In a previous post, I gave an overview of the upcoming MOMi (Manufacturing Operations Management Institute) guide plus gave the first example, of configuration. Now, learn about Typology.
In the Last Post: MOMi Guide – Configuration
The link to the first post in this series will probably show up at the bottom of the post page. However, just to make extra-certain, here is the first post, again: The MOMi Guide – Overview and Configuration.
The MOMi Guide Typology
Where configuration is about “how” you implement a system, the typology gives you information about “where” to implement it. It gives an idea what types of labs this brand and type of software might run in.
The other purpose to this example is that you can see that MOMi has given limited responses. The scale is from 1 to 5. No-one can accidentally put a 0 or a 10, for example. Nor can anyone say 2.5 to indicate that it’s “about halfway there.”
Here is my reason for showing you this type of example. It is to help those of you who will eventually read The Guide to understand how responses have been elicited.
For example, some areas as for check boxes. Others have sliders, such as this. One of the purposes is just to make the responses easy to understand. Another purpose is to help enable visualization. Where you have a discrete 1 to 5 scale, you can more easily create a pie chart with some of the graphing tools than if you let people type numbers.
Typologies – More Thought
So, back to the actual typologies, themselves. What is the MOMI Guide Typology section really about? Let’s think about the variety of different situations out there.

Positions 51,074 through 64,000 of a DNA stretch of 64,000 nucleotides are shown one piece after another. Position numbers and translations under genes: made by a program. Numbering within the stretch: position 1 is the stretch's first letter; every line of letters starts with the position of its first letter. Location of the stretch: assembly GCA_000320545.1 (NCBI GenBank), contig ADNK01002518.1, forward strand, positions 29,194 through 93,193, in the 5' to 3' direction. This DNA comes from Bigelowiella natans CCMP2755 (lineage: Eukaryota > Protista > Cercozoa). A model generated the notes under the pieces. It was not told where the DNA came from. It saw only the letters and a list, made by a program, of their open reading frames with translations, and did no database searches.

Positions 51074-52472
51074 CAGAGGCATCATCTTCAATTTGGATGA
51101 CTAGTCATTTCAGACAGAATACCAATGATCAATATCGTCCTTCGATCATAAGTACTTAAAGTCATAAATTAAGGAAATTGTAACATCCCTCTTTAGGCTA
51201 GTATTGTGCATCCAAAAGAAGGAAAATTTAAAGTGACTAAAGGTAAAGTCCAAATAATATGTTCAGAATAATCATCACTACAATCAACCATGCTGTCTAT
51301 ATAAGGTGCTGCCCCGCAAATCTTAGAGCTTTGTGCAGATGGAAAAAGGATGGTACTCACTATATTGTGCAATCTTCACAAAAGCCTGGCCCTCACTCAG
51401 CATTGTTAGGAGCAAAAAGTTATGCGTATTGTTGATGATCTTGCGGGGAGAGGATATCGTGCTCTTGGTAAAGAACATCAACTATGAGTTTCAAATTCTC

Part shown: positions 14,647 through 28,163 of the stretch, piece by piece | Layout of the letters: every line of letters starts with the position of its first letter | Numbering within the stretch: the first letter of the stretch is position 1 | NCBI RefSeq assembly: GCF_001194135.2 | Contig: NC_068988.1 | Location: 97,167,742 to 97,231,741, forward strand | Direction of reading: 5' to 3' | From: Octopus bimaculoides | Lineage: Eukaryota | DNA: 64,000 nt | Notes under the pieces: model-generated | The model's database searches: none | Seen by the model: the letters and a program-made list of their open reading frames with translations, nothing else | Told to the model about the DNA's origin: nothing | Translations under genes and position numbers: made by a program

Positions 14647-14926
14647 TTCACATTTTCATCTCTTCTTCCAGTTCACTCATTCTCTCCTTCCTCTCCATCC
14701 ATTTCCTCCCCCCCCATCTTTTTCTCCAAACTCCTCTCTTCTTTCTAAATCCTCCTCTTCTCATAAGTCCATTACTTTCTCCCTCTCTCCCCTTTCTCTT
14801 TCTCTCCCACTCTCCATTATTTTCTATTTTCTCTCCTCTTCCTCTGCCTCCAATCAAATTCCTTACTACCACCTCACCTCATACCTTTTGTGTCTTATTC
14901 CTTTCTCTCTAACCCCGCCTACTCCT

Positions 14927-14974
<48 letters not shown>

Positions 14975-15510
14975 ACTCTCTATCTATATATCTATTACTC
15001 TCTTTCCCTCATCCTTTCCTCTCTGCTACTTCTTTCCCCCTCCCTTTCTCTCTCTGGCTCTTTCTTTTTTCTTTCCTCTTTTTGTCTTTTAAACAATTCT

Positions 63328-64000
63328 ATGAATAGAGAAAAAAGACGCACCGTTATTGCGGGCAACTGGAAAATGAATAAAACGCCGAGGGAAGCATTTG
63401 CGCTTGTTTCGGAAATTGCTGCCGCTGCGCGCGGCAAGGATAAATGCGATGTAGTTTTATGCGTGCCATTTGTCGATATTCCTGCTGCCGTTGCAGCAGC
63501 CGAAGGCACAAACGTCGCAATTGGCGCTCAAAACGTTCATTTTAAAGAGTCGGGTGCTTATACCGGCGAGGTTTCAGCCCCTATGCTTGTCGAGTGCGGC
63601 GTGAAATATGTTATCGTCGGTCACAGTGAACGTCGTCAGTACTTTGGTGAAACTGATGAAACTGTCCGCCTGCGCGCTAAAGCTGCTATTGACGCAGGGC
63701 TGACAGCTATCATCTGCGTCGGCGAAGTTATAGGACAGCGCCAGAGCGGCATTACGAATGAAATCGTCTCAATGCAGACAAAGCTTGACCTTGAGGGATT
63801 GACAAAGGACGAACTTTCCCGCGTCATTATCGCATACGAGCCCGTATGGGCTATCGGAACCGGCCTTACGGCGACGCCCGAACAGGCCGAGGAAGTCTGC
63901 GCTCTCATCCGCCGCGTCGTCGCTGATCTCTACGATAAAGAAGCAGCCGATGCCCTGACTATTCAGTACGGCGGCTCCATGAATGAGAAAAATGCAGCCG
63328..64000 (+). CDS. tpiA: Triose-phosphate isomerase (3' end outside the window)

First of all, I think we all know and actually do say that there is no product out there that is suitable for every situation. What we don’t specifically think about, though, is how suitable or unsuitable a product really is for a particular situation. Often, we think of it as an either/or situation. Then, we start looking at features.
Suppose that we knew that a software vendor believed their product to be best for the industry we are in. And suppose we also knew they felt it was not as good a fit as for some other industries. That sounds like an honest assessment to us. Hopefully, it is both honest and correct. But it might mean that we would give a little higher focus to the product, in that case.
Of course, let’s suppose someone claims they’re at a 5 for a “Commercial/QC” lab. Then, we see that they don’t have features that relate to manufactured batches. In that case, we still might not consider the product in our final list. Still, the fact that it helped us narrow our list down, at all, is still of value.
The Guide – Various Response Types
In any case, I just want to get across to the reader that different types of information require different response types. Some questions are more along the lines of “yes or no” or “true or false” while others might have some gradient to them, such as this one.
If you go back to last week’s example, you’ll see that the software vendors were asked to give their responses as percentages, where the responses in a section were required to add to 100%.
The next time I write about The MOMi Guide, I will have another example to give. My goal is to get readers who have an interest in The Guide to understand the methodology behind its compilation somewhat better. In addition, to give them an understanding of the types of information it will provide.